• In Greenwich, the model has succeeded in attracting major government funds. However, it has been less successful in reflecting the diversity of local communities: "The partnership board wants one view [to negotiate with]. It's more convenient for them to 'do business' with a unified view, whilst the reality is that there is a diversity of views."
  • In King's Cross, the overwhelming significance of the parties that own key land sites in setting the agenda for regeneration questions the expectations that can be raised in some programmes: "We have the paradoxical situation that King's Cross is awash with money, there has never been so much money in the area - build anything you like - but there isn't the money to run a service."

Both London case studies revealed a higher level of antagonism between local authorities and local communities than in either the Midlands or in South Yorkshire: "I think that there is a feeling that the money is on one side and you are on the other" (Greenwich). In both Birmingham and London the issue of race and the nature of contemporary racism provide particularly strong challenges to representative participation.

Residents' views

Despite this diversity of background, community representatives shared a number of views on the process. Residents felt that too often regeneration agendas are set in advance of community participation. There were comments about the pressures to respond to official agendas even when these distracted community organisations' attention away from their own agendas. Groups felt that they were being defined as 'acceptable' in terms of how far their agendas coincided with council agendas and/or with private sector interests (such as property development interests). Black/minority ethnic groups were particularly concerned about this. 

Residents often considered that they were being put under too much pressure, with insufficient technical support. Programmes were felt to 'make' and conversely to 'break' 'community stars': individuals and groups whose contributions were valued on some occasions and then denigrated on others, depending upon how closely they reflected official agendas:

"The local establishment see professionalisation as a good thing; they like to see individuals becoming effectively full-time unpaid community professionals ... One reason why the senior officers and members like to see the development of individual community reps into community professionals is so they can develop one-to-one relationships, so they have a single person to go to when they want to negotiate with a community. For lower officers, it's more about ... developing local people who can speak their language." Council officer

The report also echoed the conclusions of previous research demonstrating the importance of community owned structures, such as Community Development Trusts, if regeneration is to be sustainable.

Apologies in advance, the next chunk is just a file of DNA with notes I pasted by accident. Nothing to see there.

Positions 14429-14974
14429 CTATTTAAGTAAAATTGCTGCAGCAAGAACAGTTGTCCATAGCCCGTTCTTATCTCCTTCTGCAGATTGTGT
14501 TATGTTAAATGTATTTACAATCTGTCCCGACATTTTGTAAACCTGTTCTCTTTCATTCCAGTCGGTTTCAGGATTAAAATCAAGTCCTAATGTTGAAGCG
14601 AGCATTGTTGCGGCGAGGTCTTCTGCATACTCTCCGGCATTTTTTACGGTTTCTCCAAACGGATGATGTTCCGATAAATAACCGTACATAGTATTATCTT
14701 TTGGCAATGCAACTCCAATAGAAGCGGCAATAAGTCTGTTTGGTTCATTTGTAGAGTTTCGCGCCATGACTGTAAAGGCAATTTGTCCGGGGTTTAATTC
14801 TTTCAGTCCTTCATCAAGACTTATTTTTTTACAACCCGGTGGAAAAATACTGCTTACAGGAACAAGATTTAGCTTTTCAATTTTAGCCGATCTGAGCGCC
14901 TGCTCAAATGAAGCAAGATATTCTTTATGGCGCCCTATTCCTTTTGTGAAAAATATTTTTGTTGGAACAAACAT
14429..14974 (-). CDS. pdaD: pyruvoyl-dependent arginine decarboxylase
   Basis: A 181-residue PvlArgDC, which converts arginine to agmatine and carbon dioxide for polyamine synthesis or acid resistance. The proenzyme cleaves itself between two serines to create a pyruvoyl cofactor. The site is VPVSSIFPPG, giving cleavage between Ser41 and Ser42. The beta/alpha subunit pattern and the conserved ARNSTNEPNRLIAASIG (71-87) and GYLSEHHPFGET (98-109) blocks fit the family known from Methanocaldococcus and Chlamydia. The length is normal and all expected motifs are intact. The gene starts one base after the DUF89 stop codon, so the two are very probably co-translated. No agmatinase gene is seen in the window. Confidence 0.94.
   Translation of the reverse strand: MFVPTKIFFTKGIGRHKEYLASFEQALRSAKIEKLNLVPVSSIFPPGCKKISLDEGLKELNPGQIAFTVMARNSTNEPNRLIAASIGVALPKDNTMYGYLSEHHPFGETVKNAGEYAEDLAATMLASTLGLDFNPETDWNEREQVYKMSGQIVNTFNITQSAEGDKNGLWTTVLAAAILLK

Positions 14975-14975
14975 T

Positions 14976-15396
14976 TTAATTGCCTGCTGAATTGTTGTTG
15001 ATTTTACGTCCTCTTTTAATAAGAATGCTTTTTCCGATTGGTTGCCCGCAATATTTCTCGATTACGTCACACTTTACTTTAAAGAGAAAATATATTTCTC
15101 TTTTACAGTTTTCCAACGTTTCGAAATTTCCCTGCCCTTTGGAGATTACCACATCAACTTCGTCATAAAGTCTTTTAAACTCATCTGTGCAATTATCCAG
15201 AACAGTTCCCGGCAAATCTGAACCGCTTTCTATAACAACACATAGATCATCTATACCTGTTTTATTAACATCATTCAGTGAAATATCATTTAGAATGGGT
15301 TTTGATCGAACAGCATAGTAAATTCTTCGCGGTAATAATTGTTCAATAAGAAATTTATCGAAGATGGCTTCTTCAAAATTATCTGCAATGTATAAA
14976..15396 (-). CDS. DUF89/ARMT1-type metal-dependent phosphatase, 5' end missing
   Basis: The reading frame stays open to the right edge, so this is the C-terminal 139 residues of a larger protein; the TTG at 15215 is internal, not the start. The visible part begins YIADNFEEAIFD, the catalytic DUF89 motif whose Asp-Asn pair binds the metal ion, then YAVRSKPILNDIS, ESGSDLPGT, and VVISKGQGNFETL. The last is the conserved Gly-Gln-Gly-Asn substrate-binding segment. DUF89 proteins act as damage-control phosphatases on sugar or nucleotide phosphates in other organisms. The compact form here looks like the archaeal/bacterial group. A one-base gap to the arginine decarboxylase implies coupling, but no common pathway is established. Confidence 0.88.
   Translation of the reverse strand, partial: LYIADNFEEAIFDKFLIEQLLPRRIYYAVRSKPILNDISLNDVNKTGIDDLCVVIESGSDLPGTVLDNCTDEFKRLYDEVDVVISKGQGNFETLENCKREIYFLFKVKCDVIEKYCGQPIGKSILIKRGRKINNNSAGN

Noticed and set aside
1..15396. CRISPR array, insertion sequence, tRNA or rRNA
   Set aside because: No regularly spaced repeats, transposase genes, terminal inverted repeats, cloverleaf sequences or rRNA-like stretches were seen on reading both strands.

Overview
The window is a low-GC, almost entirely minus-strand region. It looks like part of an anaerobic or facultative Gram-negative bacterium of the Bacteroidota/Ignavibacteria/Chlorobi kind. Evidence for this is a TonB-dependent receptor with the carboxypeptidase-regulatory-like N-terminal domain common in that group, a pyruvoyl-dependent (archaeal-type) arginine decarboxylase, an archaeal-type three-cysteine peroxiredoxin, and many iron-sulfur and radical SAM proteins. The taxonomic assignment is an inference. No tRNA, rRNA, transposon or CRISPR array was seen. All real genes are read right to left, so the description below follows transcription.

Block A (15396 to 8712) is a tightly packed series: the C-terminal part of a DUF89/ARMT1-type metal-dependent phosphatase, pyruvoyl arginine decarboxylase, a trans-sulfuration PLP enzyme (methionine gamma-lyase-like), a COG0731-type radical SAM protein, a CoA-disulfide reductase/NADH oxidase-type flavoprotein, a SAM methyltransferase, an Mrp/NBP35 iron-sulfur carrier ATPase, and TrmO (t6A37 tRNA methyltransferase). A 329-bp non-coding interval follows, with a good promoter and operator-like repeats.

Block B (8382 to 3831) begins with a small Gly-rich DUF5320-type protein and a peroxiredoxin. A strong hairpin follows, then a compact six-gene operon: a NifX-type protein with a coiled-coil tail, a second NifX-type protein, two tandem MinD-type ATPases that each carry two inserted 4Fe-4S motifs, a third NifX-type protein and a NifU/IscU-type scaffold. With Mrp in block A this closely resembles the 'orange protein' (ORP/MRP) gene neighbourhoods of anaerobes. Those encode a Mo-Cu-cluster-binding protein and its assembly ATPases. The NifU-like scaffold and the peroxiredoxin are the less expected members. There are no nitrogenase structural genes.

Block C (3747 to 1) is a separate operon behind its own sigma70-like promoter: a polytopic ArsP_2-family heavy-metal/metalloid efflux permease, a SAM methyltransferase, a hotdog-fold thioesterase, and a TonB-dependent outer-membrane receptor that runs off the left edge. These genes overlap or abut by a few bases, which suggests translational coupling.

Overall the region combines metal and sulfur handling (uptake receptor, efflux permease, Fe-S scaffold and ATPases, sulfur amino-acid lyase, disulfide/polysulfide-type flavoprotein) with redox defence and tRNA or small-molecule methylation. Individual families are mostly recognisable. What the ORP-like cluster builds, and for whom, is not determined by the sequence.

Those running small programmes argued for the importance of taking account of the realities of the regional economies in which they were situated, and of feeding the lessons of small area programmes back into regional and national planning and decision-making structures. As one resident explained, the shortage of affordable housing was a key problem in the area, "but that's not an issue for some reason" in terms of wider policy discussions. "Housing," she concluded, "is off the agenda".

In terms of technical support, experiences varied greatly. There were excellent examples of training in some areas - which residents valued - but not in others. Similarly, the impact of community participation varied greatly from place to place. It was clear that over time community activists felt that they had been learning important lessons about how to be most effective in these regeneration partnerships: "People have learnt a lot over the years ... the officers have learnt too."

Both community participants and professionals emphasised the importance of resources for training and community work support being made available, right from the start. Without this, as one professional commented, many groups, including black and minority ethnic groups, "do not even realise that the [partnership] board is giving money out".

Through networking, community representatives were also sharing their understanding of how they could 'make a difference'. But, workshop participants concluded that there were few, if any, ways in which community perspectives on the lessons from one-off projects could be fed back into mainstream policies and spending programmes.


Evidence from the case studies indicates that community representation has been problematic. In the workshops, participants shared local experiences and raised a number of issues about area regeneration policies and practice at regional and national as well as at local levels. They also raised questions about the relationship between small area policies and mainstream policies. The researchers also identified a number of issues which present continuing problems.